The Holland-Duncan House

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Tucked among trees that mercifully shield it from the ugly sprawl that has overwhelmed Moneta, the Holland-Duncan House stands as reminder of Hales Ford before the lake arrived.

Asa Holland inherited the land on which the home stands from his father Thomas Scott Holland in 1816. Sometime in the 1830’s he had the handsome brick home built.

Asa Holland

Asa Holland

Over his life Asa acquired and managed large farms in Franklin and Pittsylvania Counties, on which he raised (primarily) beef cattle, hay, seeds and tobacco. The community was then known as Hales Ford, and he served as its postmaster–Federal before and after the war, and Confederate during it. He operated a general store in Hales Ford in partnership with John Booth and another one in Germantown in partnership with his brother Smithson Holland.

At his death in 1879 Asa’s home was inherited by his daughter and eldest child Sallie Elizabeth. Sallie had married William Erastus “Ras” Duncan in 1853. Ten years her senior, Mr. Duncan had been her tutor when they met. A classical scholar educated at Columbian College (now part of George Washington University) and the University of Virginia, he taught at Hollins College (Sallie’s alma mater), and Allegheny College, where he served as President. During the war he was a Captain and Confederate Quartermaster.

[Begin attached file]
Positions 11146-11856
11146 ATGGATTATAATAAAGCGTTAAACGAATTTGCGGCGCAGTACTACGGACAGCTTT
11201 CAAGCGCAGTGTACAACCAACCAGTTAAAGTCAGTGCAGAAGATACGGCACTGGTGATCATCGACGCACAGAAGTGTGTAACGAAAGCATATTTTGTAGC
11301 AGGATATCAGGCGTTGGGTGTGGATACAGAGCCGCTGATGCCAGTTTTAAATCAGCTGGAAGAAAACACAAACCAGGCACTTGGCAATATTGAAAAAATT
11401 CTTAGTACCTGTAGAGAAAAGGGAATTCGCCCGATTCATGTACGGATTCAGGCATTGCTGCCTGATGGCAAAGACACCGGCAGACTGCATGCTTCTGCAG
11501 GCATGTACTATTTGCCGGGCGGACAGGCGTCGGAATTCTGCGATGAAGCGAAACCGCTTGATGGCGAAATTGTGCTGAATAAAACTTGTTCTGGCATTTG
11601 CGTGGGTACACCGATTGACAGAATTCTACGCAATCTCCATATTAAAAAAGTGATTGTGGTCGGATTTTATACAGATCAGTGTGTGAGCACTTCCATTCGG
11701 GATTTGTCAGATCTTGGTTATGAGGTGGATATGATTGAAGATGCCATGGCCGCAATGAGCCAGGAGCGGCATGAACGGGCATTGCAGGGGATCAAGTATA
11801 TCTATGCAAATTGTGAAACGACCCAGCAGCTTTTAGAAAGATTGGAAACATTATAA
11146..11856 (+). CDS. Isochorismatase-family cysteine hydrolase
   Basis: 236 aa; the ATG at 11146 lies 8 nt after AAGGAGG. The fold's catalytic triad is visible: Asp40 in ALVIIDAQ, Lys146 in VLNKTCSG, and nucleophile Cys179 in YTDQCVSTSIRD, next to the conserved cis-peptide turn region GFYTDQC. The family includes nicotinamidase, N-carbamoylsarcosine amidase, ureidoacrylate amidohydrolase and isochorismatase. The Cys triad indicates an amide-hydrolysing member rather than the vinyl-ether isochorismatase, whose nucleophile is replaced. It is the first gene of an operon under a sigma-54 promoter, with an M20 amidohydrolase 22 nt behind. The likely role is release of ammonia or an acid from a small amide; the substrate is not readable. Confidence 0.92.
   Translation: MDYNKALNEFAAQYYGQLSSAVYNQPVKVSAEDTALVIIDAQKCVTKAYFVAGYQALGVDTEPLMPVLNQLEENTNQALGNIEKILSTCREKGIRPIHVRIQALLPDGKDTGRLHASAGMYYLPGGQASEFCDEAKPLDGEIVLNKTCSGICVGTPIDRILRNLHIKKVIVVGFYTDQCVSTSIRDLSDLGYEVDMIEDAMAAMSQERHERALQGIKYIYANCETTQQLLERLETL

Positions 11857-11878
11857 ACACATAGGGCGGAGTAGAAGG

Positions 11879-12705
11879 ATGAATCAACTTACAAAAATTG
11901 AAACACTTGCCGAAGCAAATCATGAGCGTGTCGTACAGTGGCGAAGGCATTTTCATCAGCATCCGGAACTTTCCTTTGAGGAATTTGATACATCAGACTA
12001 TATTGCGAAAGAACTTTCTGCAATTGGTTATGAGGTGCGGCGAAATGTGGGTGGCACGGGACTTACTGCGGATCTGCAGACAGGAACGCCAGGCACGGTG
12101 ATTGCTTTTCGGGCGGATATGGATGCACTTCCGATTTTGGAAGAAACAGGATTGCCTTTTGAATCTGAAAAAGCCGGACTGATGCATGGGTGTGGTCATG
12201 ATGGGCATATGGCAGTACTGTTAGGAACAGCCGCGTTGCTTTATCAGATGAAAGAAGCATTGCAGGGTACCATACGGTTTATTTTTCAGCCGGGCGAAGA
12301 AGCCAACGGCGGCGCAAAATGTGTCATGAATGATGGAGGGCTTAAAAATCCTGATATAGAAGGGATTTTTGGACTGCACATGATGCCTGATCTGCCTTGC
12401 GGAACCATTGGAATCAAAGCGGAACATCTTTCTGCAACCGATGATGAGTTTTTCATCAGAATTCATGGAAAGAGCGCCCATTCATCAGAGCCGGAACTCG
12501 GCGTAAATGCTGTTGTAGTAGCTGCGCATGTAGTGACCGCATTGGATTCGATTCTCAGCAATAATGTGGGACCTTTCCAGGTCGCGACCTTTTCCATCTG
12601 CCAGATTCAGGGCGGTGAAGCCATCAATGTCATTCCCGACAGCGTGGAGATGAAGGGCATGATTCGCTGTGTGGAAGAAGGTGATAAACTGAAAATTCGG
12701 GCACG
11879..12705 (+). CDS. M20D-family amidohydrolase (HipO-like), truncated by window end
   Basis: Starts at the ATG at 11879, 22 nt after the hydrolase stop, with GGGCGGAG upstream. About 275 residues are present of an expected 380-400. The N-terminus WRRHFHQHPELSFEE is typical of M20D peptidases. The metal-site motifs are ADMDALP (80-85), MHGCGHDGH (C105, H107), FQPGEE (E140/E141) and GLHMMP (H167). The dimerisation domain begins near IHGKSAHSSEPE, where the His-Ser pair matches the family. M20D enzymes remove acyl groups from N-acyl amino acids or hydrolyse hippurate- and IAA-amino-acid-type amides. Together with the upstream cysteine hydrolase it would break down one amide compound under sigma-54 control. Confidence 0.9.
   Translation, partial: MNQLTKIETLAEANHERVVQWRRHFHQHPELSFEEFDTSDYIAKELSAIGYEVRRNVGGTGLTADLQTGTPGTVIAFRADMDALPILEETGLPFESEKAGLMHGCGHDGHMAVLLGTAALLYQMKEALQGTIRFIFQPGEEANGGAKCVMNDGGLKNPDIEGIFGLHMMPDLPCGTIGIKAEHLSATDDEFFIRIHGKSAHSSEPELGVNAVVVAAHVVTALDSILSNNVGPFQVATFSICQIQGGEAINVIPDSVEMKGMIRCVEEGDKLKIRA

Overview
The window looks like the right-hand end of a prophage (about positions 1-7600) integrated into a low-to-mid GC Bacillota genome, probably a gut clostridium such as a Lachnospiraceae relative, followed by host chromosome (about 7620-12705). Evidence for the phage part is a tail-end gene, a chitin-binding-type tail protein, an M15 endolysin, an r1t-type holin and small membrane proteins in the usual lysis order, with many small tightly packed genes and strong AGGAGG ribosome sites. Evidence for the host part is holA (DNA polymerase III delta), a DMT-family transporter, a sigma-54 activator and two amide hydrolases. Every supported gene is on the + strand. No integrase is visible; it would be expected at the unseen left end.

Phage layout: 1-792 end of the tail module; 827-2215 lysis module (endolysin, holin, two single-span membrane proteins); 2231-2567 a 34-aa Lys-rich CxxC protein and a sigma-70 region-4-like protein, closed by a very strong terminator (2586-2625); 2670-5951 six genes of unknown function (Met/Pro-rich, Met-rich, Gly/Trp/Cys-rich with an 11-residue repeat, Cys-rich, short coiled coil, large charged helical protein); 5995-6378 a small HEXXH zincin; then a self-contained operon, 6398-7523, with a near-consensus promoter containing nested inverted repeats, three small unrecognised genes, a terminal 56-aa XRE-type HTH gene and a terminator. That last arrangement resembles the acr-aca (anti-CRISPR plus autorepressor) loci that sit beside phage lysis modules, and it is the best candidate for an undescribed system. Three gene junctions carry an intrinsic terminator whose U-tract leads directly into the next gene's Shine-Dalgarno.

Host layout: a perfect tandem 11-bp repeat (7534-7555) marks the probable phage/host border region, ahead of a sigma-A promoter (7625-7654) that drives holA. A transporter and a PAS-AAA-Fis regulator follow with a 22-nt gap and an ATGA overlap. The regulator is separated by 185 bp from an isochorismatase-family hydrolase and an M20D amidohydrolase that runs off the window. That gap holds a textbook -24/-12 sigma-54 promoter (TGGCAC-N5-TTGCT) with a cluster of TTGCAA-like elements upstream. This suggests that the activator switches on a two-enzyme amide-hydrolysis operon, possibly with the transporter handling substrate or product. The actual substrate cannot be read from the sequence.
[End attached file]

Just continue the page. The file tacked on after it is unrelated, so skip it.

The Duncans founded and operated the Hales Ford Classical and Mathematical School, a co-educational school at a time when they were quite unusual.  From 1876-1881 and 1886-1889, Ras Duncan was superintendent of schools in Franklin County.

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I found this old picture here on our farm, but sadly I don’t know when it was taken and I can’t identify the people. Written on the reverse is “Old Holland Home, Franklin Co.”

Smith Mountain Lake was created in 1963 by damming the Roanoke River, flooding much of the land that once was owned by the Holland family. Over the past 20 years there has been another transformative flood–this one of real estate developers and builders of vacation homes. Other than the old Holland homeplace, there’s not much left that a 19th century Hales Ford resident would recognize today.

The Holland-Duncan house is on the National Register of Historic Places and these days is being used as a law office.

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One thought on “The Holland-Duncan House

  1. Dear Bill, I’ve been away from blogging for two months. It’s good to return to this blog of your in which I learn so much Southern history. The story of Sallie and Ras and their school reminds me of my favorite childhood book–“Little Men” by Louisa May Alcott. Peace.

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